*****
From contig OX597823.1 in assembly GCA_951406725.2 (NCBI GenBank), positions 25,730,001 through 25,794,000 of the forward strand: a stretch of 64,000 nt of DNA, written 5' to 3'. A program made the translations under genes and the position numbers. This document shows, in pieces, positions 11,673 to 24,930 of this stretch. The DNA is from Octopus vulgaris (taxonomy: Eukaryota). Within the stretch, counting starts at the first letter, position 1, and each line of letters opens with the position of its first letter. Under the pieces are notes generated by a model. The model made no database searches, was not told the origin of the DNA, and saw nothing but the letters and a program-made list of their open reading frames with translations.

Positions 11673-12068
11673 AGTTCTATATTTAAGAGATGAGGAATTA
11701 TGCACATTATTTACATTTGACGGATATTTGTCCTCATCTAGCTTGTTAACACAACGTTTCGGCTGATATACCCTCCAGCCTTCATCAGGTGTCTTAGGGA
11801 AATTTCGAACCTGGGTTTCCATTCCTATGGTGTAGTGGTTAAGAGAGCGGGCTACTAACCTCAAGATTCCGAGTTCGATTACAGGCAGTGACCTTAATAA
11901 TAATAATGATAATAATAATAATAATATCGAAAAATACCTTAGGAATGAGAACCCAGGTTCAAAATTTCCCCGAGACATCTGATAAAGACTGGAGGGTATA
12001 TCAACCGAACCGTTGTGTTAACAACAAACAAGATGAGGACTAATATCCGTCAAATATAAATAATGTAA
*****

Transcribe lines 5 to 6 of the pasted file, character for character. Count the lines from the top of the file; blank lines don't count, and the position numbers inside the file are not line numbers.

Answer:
11801 AATTTCGAACCTGGGTTTCCATTCCTATGGTGTAGTGGTTAAGAGAGCGGGCTACTAACCTCAAGATTCCGAGTTCGATTACAGGCAGTGACCTTAATAA
11901 TAATAATGATAATAATAATAATAATATCGAAAAATACCTTAGGAATGAGAACCCAGGTTCAAAATTTCCCCGAGACATCTGATAAAGACTGGAGGGTATA